The pink theme also went to her knee and elbow pads—from the movie Frozen, obviously—and her helmet, which was a whole thing at our local powersports shop. There were multiple kids' helmets, but only one she wanted: a pink HJC. A solid company which I have no issues with, but the floor model was too big for her and it caused a stir. Luckily, after searching the back inventory and offering up a matte black and pink helmet in her size to no avail, the guy behind the counter found the white and pink colorway in her size she'd set her heart on. Thank you, Karl Malone Powersports.
According to Kawasaki, the Elektrode is designed to grow with the child, as the seat and handlebars adjust to their height, and it can accommodate up to 100 pounds and riders between three and eight, which is right where Gigi is right now. But as you can see, the general idea of the Elektrode is to take wild-child children like my daughter and make introducing them to dirt bikes and motorcycles more easily achieved than just throwing them onto a 50cc or 110cc.
So how’d she get on? Well, the constant refrain in our house is “Dad, can I go ride my motorcycle right now?”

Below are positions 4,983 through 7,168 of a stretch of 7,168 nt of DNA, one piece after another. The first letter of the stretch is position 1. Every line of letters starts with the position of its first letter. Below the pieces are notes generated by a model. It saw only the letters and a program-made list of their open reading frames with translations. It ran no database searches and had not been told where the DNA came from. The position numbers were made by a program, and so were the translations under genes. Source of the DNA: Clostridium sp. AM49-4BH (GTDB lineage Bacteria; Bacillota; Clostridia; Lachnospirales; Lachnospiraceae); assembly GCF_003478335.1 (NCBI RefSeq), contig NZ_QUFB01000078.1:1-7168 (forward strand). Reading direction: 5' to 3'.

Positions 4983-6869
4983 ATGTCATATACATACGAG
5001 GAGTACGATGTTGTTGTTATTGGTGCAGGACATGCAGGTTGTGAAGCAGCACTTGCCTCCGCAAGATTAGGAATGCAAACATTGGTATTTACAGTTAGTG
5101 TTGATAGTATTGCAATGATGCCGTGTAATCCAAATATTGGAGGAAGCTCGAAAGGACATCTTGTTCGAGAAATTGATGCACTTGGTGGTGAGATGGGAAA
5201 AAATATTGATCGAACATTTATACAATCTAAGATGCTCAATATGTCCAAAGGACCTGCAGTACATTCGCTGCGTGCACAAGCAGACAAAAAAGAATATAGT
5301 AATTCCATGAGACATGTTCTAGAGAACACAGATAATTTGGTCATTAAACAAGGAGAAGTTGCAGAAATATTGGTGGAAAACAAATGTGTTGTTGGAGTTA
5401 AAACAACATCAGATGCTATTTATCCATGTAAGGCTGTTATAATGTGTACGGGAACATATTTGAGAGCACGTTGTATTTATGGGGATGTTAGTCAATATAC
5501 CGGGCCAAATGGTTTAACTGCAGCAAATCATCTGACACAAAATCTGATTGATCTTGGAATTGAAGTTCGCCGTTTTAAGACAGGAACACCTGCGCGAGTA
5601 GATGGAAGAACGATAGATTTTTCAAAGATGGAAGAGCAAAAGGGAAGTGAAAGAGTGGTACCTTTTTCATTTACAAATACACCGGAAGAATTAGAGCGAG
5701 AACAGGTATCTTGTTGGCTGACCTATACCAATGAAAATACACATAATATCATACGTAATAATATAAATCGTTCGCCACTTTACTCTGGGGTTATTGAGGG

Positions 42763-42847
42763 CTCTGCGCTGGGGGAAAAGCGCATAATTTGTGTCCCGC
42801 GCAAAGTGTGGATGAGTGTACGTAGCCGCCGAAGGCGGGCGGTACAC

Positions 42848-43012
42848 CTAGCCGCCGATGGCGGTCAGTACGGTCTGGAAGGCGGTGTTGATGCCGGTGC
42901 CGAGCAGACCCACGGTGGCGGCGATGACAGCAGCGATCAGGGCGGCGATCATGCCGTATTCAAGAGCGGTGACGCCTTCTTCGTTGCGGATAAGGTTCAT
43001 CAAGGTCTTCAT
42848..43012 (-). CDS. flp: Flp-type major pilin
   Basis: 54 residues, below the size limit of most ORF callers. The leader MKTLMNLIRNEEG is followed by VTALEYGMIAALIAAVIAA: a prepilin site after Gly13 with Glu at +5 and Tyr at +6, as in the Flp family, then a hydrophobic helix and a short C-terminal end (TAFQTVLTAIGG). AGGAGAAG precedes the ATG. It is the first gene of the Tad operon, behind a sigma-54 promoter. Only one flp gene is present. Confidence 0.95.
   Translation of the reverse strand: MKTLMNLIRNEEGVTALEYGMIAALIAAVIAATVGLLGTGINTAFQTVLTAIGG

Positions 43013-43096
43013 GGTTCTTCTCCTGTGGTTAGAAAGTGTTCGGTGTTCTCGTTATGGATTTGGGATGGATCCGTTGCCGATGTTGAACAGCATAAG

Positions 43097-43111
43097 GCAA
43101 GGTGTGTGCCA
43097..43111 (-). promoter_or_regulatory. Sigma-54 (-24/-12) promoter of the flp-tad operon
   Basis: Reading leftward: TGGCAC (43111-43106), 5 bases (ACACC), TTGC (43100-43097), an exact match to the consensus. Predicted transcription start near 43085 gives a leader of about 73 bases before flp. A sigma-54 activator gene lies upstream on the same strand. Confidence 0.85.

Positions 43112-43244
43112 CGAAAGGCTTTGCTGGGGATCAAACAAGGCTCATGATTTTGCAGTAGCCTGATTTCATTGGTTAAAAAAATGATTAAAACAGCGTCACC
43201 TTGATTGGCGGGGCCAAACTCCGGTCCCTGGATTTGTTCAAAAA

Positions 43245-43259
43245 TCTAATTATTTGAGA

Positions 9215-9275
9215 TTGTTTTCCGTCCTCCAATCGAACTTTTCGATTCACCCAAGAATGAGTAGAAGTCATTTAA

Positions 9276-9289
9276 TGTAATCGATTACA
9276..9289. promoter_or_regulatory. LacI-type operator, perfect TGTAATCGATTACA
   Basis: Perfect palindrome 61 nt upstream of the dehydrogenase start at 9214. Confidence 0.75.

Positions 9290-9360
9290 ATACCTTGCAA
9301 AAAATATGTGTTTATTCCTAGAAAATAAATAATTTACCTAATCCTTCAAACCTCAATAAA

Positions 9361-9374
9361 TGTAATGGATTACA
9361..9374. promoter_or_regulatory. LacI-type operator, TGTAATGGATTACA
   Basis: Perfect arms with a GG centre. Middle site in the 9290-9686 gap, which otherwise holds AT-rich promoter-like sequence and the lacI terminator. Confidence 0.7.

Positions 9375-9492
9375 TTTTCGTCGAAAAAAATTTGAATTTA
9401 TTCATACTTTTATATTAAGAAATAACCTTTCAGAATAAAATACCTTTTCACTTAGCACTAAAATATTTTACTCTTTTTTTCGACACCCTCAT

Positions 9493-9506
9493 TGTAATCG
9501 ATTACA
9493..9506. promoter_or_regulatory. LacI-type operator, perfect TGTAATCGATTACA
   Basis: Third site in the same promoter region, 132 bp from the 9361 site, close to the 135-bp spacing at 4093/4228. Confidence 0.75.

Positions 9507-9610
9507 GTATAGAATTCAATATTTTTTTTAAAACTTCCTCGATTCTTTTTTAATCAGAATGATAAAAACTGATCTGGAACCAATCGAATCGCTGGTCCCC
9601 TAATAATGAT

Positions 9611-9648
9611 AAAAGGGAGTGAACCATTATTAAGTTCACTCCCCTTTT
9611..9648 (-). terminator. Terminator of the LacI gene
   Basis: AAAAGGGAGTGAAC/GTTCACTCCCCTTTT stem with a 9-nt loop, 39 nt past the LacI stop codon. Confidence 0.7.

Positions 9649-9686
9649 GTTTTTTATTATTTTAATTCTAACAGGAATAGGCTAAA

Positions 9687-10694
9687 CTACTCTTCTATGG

Look Out, World, Gigi's Coming to Dominate Motocross
As with my “challenge” of riding a bicycle , she took to the Elektrode with equally steely determination. And though I did the responsible thing and started her on the lowest power setting, within 10 minutes of her setting off and riding around a big oval I’ve made in our backyard, she came in and told me “This is too slow. Make it go faster.” Being a good parent, I tried to reason with her. But she’s five. There’s no reasoning with a five-year-old. You might as well be arguing with a papaya. You’ll never win. Papayas are too strong-willed. And, honestly, Gigi was right.
She had spent a good amount of time going much faster on a regular bicycle than the 3 mph setting. She had turning, braking, and getting around down at those speeds. The lower speeds actually made it harder for her. Have I mentioned she was already trying to jump curbs? So I upped it to level two, which requires a shorter Konami code of “up, up, down, down, enter” to change the power level settings. It’s fiddly, but a good addition so silly kids don’t up the power on the fly and pretend they’re Streetbike Tommy.
I’ve now left it there for a bit, as I want her to learn how to lean and, most importantly, look up and look where she’s going. Riding a motorcycle is actually pretty easy, but riding one safely isn’t. One of the most important things you learn through the MSF course or through years of riding is to look up, look ahead, and turn your head to where you want to turn. And those are the fundamentals I’m trying to teach Gigi right now on the Elektrode.